Put your hand on your chest, feel your heart pumping, keeping you alive day and night. Visualise the blood, bringing oxygen to your system and white blood cells in it fighting infection. Now move your attention to your breathing – the air going in your nose or mouth, your chest and belly moving bring your blood oxygen. As you breath out say a word (“yes” is good) and appreciate how it enables you to talk.This scan is best done after aerobic exercise or some kind of emotional excitement when you can feel your heart pumping and your breathing deeply.

Digestive and Excretory System

Notice and visualise your digestive system from mouth to bottom. Pay particular attention to the stomach and gut area (and breast if you are female). Note any intuitions you may have. Note also the various glands and endocrine systems of the body secreting useful substances we need. Note the qualities of these systems that bring you nourishment and excrete waste. Thank them. This scan is best done after a good meal or enjoyable bowl movement!

Sexual System – NB: if you have had abuse or are infertile go gently on this one.

Bring your attention to your sexual organs inside and out. Notice the qualities they have. Allow gratitude for how much pleasure they have and can give you. Perhaps you’ve used them to make children, perhaps you will, in any event they are part of you and your identity. You can guess when this one is best done 🙂

Nervous System

Lastly bring your attention to your eyes and brain. Notice the external world though sight, smell and hearing, then close your eyes and notice how these systems feel internally. Notice what qualities they have and your own thinking. Thank your nervous system for bringing you so much information and processing it so elegantly. Notice your awareness now reading this. You are alive!

Awareness, Intention and Leadership choice sign

One definition of leadership is that which we choose to do deliberately. When we lead our lives, rather than have them lead us, we are consciously choosing to do X not Y. While it may seem tempting to take the easy road and give this up stating “I had to”, “its my job” or “I have no choice”, there are always options. If you don’t believe me and think “there are just some things you have to do damn it!” read Viktor Frankl’s book on having choice in the Nazi death camps.

A good test for this can be time – next time you’re late ask – why did I make this choice? Why did I not leave more time for the traffic jam (or whatever) I knew could happen? What did I make a higher priority? This honesty is courageous and difficult as we give up the convenience of being a victim – blaming others and circumstance – when we take this stance and become truly accountable.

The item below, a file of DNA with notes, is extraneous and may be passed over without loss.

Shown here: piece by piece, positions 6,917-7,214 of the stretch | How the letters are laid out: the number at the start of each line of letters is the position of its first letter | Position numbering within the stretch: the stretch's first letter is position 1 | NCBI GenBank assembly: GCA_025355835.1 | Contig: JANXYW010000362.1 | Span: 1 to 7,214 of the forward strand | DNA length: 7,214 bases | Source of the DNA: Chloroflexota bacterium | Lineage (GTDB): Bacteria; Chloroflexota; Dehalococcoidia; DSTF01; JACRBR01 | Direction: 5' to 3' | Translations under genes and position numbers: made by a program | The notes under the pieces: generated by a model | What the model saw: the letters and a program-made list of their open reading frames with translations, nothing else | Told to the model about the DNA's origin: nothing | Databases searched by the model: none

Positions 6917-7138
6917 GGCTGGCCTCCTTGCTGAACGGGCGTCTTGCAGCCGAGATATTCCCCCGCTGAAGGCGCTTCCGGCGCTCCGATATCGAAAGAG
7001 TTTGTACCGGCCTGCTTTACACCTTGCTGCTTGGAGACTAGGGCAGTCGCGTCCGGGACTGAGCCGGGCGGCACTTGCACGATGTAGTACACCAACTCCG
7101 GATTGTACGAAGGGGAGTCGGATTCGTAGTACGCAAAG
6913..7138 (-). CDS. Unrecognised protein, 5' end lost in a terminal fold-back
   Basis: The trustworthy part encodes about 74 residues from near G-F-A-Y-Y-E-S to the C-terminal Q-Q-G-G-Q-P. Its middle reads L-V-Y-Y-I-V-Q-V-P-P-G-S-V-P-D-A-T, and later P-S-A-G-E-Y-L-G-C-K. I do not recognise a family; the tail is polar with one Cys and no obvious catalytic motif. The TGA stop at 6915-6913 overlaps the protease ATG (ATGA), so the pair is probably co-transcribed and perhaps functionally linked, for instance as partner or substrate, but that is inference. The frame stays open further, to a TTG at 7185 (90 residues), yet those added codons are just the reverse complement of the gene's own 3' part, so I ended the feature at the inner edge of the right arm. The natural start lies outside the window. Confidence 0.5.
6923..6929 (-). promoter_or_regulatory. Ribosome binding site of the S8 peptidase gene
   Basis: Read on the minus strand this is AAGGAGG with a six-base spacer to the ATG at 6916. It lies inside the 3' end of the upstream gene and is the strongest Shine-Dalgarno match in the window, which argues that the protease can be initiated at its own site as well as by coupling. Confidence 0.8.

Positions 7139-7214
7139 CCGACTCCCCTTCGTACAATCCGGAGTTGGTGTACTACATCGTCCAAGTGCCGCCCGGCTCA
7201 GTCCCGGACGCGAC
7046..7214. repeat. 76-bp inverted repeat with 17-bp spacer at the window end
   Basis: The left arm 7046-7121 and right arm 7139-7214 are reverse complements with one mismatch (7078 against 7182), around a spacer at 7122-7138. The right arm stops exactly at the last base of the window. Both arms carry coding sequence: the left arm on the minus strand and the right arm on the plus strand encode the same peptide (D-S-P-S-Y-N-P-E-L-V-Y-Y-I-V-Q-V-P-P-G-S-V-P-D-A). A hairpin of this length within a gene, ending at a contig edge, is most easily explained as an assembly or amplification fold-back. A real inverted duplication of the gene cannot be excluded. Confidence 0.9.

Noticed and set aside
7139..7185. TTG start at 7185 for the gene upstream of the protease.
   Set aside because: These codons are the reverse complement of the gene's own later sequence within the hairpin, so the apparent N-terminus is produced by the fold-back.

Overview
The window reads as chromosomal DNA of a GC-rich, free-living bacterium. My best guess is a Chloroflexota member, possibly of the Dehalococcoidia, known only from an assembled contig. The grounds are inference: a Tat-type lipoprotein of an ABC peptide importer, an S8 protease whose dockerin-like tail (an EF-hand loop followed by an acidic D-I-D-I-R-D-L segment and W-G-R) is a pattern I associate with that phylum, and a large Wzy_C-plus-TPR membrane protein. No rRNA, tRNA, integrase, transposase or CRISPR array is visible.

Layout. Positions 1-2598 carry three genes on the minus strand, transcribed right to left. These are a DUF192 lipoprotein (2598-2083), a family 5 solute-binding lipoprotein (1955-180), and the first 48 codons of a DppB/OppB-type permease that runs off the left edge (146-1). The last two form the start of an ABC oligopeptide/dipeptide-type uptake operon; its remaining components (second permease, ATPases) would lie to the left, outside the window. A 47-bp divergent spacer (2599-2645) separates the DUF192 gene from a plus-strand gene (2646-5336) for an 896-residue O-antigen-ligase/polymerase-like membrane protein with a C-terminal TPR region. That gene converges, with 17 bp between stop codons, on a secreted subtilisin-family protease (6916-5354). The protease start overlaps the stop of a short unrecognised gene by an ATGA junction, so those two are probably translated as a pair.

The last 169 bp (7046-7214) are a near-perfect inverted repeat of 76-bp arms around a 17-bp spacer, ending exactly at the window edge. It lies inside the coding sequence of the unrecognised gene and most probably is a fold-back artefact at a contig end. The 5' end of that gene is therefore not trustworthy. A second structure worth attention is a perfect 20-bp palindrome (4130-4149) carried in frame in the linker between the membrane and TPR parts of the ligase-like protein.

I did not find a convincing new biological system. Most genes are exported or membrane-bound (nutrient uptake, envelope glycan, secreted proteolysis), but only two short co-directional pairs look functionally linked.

A life without awareness and intention might be one full of TV, MacDonald’s, shopping and being told what to do – essentially living someone else’s life and values (unless these happen to be yours in which case fine). If you are reading this book I am making the assumption that you want to choose how to lead your life rather than get the default. If you wish to lead others too this is certainly the foundation. I’ve found that taking this somewhat extreme stance on personal accountability is the single most important thing a person can do in becoming an effective leader – leadership increases with awareness and choice. I invite you to admit you are making choices and never make another excuse again in your life. It is of course however, your choice 🙂

Surrender and Balance

The balance to choice and intention is surrender. This is a more extreme way of talking about acceptance and equally important lest we become out of balance control-freaks! The ability to completely accept what is, is also paradoxically a leadership trait, underpinning any change efforts and skills such as empathy and intuition that we will examine later. Of course the balance and dance between agency and acceptance is where the art of leadership lives…and this of course is embodied…


Exercise: The Jedi Biro